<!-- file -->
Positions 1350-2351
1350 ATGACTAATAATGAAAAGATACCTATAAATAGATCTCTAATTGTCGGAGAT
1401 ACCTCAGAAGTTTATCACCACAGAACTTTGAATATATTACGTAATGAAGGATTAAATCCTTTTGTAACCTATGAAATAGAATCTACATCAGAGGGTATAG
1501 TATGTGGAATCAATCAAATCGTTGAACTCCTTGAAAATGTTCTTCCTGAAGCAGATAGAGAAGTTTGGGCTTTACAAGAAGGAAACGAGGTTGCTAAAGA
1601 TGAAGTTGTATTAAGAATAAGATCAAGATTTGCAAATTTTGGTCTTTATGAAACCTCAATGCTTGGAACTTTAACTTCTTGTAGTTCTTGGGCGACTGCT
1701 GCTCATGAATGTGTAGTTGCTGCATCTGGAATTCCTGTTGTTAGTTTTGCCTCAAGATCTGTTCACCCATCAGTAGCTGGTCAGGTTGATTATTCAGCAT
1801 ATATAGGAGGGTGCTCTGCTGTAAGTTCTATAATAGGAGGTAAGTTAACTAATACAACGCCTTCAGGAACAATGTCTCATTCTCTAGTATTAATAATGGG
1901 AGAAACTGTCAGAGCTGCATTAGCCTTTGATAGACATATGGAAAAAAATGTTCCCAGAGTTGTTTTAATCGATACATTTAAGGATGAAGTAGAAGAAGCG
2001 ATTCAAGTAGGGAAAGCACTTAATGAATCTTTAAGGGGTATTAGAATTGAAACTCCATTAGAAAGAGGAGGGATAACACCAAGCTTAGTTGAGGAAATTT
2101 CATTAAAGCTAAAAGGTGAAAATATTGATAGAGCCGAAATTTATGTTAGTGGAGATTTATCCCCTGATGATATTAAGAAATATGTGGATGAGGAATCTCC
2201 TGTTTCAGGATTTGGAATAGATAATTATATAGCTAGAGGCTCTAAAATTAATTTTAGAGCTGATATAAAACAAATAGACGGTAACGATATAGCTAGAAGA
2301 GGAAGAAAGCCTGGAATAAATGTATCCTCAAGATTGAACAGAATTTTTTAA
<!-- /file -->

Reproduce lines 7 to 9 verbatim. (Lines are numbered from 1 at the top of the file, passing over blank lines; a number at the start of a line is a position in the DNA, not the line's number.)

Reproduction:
1801 ATATAGGAGGGTGCTCTGCTGTAAGTTCTATAATAGGAGGTAAGTTAACTAATACAACGCCTTCAGGAACAATGTCTCATTCTCTAGTATTAATAATGGG
1901 AGAAACTGTCAGAGCTGCATTAGCCTTTGATAGACATATGGAAAAAAATGTTCCCAGAGTTGTTTTAATCGATACATTTAAGGATGAAGTAGAAGAAGCG
2001 ATTCAAGTAGGGAAAGCACTTAATGAATCTTTAAGGGGTATTAGAATTGAAACTCCATTAGAAAGAGGAGGGATAACACCAAGCTTAGTTGAGGAAATTT